Öppet brev till Max Elger, Finansmarknadsminister

Etiken bakom kränkande och miljöförstörande pensionsinvesteringar


Hej Max,

jag känner stor deltagande med beslutsfattares dilemma om AP-fonderna investeringar. Å enna sidan vill människor ha sin pension trygg å andra sida inte såga planeten vi hänger på. 

Faktum är dock att miljardbelopp investeringar i företag som bidrar till skövling av regnskog, stora klimatbovar och verksamheter som bidrar till kränkningar av de mänskliga rättigheterna.

Det verkar för mig som dagens interna Etikråd har inte lyckats förhindra problematiska och kränkande investeringar. Om så är fallet, bör inte ett oberoende råd inrättas som ska bistå vid granskning av investeringar och utvärdering av måluppfyllelse, där från civilsamhället, finanssektorn och den akademiska världen bör ingå?

Mitt backgrund för detta förslag är det som framförs i denna utdrag hur António Guterres remarks to the Economist Sustainability Summit den 21 March 2022

”You have kindly invited me to speak on the topic of “Keeping 1.5 Alive”. 

Well, there is no kind way to put it: The 1.5-degree goal is on life support. It is in intensive care. And we must tell it like it is. 

Yes, we saw at COP 26 Commitments To encourage International Financial Institutions to consider climate vulnerabilities in their support, including Special Drawing Rights.  

Just two weeks ago, the IPCC confirmed that half of humanity is already living in the danger zone.

Small island nations, least developed countries and poor and vulnerable people everywhere, are one climate shock away from doomsday.  

In our globally connected world, no country and no corporation, can insulate itself from these levels of chaos. 

Ladies and gentlemen,

If we continue with more of the same, we can kiss 1.5 goodbye. Even 2 degrees may be out of reach. And that would be catastrophe. So what do we do about it?

Those in the private sector still financing coal must be held to account. Their support for coal not only could cost the world its climate goals. It’s a stupid investment – leading to billions in stranded assets. And it’s time to end fossil fuel subsidies and stop the expansion of oil and gas exploration. 

But even the most ambitious action will not erase the fact that the situation is already bad. In many cases, and many places, it is irreversibly bad. That is why adaptation and mitigation must be pursued with equal force and urgency.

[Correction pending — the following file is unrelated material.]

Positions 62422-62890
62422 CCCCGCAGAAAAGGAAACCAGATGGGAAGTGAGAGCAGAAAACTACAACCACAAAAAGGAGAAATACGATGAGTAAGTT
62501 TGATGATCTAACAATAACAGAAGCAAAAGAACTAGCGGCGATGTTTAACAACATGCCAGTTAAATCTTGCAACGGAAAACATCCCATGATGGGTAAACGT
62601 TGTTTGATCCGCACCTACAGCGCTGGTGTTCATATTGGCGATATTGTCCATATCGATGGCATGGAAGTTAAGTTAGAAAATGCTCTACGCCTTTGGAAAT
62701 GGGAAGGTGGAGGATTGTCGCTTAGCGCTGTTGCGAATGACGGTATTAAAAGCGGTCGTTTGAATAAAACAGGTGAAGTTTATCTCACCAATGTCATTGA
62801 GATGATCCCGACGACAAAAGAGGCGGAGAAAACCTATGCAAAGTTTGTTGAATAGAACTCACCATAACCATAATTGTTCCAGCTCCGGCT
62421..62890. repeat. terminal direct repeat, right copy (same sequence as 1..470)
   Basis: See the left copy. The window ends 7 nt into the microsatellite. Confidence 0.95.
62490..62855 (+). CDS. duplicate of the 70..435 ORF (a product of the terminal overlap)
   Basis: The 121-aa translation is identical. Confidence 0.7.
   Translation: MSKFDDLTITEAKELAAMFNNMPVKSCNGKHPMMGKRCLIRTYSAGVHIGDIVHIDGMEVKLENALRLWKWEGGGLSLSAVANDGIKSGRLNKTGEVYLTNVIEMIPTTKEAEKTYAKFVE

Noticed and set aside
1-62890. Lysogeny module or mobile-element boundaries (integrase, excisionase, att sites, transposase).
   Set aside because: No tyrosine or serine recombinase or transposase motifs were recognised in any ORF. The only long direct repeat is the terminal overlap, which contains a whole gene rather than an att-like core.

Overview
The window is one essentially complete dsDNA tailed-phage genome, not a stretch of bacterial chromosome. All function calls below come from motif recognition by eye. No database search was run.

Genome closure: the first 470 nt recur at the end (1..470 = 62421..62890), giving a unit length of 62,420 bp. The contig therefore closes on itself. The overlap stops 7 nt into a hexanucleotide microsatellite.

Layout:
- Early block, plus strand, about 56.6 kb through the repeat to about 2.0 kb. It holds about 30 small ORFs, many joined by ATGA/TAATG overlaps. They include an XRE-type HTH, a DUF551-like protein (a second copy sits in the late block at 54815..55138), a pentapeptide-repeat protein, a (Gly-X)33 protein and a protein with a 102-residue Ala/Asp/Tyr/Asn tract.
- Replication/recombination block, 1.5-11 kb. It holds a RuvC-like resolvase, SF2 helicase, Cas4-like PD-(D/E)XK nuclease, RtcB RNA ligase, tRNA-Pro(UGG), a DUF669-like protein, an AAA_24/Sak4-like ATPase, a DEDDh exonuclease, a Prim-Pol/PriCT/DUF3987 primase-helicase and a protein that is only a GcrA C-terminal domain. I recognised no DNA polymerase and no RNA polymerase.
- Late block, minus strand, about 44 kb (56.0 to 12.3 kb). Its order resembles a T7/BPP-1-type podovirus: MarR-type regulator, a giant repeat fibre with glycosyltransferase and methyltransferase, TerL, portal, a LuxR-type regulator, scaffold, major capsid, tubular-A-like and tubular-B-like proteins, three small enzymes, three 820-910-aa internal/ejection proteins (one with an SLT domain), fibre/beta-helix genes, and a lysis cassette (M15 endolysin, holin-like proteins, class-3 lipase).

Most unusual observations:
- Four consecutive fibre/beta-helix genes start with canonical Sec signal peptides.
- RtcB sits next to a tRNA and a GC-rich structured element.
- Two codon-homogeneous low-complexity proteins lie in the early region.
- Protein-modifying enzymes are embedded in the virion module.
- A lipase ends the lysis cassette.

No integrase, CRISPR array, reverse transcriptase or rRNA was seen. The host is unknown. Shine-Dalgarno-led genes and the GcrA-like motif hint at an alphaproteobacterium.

This means bankable, ready-to-go projects that protect people and communities that are most vulnerable to extreme weather events – and ensuring the finance is available and accessible to deliver them. 

I have called on all donors and technical partners to work with the governments of these countries and the United Nations to identify projects and programmes and fund them. 

All of this puts the focus on finance. 

We need enormous increases to realize this transition and to invest in adaptation and resilience. That means public finance, blended finance and private finance.

On the public finance side, wealthier countries must finally make good on the $100 billion climate finance commitment – in 2022 -- to developing countries. International financial institutions must give greater priority to this. 

On blended finance, those institutions must partner with private finance for joint investments or give guarantees that will attract much greater volumes of private investment. More creative risk-taking and innovation is needed to unlock the trillions the transition desperately needs. 

On the private side, we need to see far more investment in the net-zero and climate-resilient transition of emerging economies. It is the right thing to do – and the profitable thing to do. 

Ladies and gentlemen,  

Finally, let me say that all this is happening in the context of a cauldron of challenges, especially for the most vulnerable. 

Recovery from COVID is scandalously uneven. 

Developing countries are getting slammed with record inflation, interest rate hikes and looming debt burdens. 

And the fallout from Russia’s war in Ukraine risks upending global food and energy markets -- with major implications for the global climate agenda. 

As major economies pursue an “all-of-the-above” strategy to replace Russian fossil fuels, short-term measures might create long-term fossil fuel dependence and close the window to 1.5 degrees. 

Countries could become so consumed by the immediate fossil fuel supply gap that they neglect or knee-cap policies to cut fossil fuel use. This is madness. Addiction to fossil fuels is mutually assured destruction. 

Dear friends, 

So how do we keep 1.5 alive? 

By driving a swift and transformative increase in climate finance with multilateral development banks leading on unlocking the trillions that we know are needed.”

Mot denna backgrund, är det inte nödvändig att införa hållbarhetskrav för Sjätte och Sjunde AP-fonden?

Processen med skarpa och tydliga regelverk även för Sjätte och Sjunde AP-fonderna har avstannat och behöver skyndas på.

José Almeida

Stoppa AP-fondernas kränkande och miljöförstörande investeringar!

Detta är brev 7 av 14 i denna kampanj